Counterfeit Deterrent Features for the Next-Generation Currency Design(1993)

Chapter: Appendix D: Induced Moire Pattern Background

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Page 115
Suggested Citation:"Appendix D: Induced Moire Pattern Background." National Research Council. 1993. Counterfeit Deterrent Features for the Next-Generation Currency Design. Washington, DC: The National Academies Press. doi: 10.17226/2267.
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INDUCED MOIRE PATTERN BACKGROUND

Large-scale moiré patterns occur when two regularly repeating patterns with slightly different periods are superimposed. The spacing of the resulting moiré pattern is most striking when the frequencies are in the ratio of small integers.

A simple illustration of induced moiré can be seen using the concentric-circle pattern shown in Figure D-1. To observe an induced moiré pattern, place a pocket comb one to two inches above the concentric-circle pattern. In this example, the comb serves a sampling function which analogous to the sampling that occurs in digital imaging systems.

FIGURE D-1 Concentric-circle pattern.

Page 116
Suggested Citation:"Appendix D: Induced Moire Pattern Background." National Research Council. 1993. Counterfeit Deterrent Features for the Next-Generation Currency Design. Washington, DC: The National Academies Press. doi: 10.17226/2267.
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The mathematical formulation of the moiré phenomenon can be done in several ways. A Fourier series representation can be made of the object and the sampling function in frequency space. The presence of a sampling function leads to the generation of aliased frequencies, which, when reconstructed, represent the moiré pattern. The same calculation can be performed in the spatial domain using discrete sampling. If there exists a certain ratio relationship between the period of an object and the sampling function, then false data (moiré pattern) will be generated that are fixed in space and related to the sampling ratio.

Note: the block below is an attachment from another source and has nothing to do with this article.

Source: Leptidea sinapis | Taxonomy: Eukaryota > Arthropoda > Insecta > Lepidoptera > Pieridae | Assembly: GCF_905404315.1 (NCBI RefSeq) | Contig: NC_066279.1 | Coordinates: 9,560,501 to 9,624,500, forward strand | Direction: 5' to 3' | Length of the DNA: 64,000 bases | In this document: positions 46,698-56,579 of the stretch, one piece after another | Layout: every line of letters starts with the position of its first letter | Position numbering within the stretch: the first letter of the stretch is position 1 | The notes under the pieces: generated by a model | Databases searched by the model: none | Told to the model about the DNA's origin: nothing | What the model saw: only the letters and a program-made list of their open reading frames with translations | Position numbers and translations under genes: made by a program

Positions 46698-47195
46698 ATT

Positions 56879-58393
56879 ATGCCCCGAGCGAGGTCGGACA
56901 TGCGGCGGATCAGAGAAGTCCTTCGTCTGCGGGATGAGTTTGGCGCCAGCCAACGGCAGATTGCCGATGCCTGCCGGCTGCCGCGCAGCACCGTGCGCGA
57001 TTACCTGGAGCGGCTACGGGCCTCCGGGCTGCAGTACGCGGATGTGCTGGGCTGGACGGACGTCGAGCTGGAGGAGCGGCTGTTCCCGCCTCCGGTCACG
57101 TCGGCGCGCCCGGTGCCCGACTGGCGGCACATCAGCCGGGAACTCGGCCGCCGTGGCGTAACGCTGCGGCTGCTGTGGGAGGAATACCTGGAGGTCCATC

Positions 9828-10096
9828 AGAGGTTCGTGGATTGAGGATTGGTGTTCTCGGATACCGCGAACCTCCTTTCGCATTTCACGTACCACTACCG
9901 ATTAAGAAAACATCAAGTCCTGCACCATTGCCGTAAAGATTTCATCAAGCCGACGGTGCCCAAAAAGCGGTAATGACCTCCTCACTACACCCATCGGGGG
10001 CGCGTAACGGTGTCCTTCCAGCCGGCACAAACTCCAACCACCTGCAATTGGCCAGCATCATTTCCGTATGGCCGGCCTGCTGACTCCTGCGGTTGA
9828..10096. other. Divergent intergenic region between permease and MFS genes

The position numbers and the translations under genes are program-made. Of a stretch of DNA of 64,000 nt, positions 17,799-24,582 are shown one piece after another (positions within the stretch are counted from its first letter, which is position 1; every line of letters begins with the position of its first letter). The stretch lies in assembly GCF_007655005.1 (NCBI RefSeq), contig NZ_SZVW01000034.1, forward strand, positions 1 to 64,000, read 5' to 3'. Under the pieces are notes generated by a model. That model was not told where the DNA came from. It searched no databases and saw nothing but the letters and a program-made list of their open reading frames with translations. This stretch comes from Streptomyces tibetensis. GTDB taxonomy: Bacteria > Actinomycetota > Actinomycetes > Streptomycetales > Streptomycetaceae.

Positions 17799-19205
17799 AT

Page 115
Suggested Citation:"Appendix D: Induced Moire Pattern Background." National Research Council. 1993. Counterfeit Deterrent Features for the Next-Generation Currency Design. Washington, DC: The National Academies Press. doi: 10.17226/2267.
×
Page 116
Suggested Citation:"Appendix D: Induced Moire Pattern Background." National Research Council. 1993. Counterfeit Deterrent Features for the Next-Generation Currency Design. Washington, DC: The National Academies Press. doi: 10.17226/2267.
×
Next: Appendix E: Methods for Authentication of Unique Random Patterns »
Counterfeit Deterrent Features for the Next-Generation Currency Design Get This Book
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Traditionally, counterfeit deterrent features restricted counterfeiting to only the dedicated craftsman. With the advent of highly sophisticated reprographic systems, this is no longer true. Redesign of U.S. banknotes is necessary in order to incorporate additional features aimed at discouraging counterfeiting using advanced copiers-scanners-printers. This volume evaluates a large number of such features while recommending a comprehensive national strategy for anticipating and responding to counterfeiting threats.

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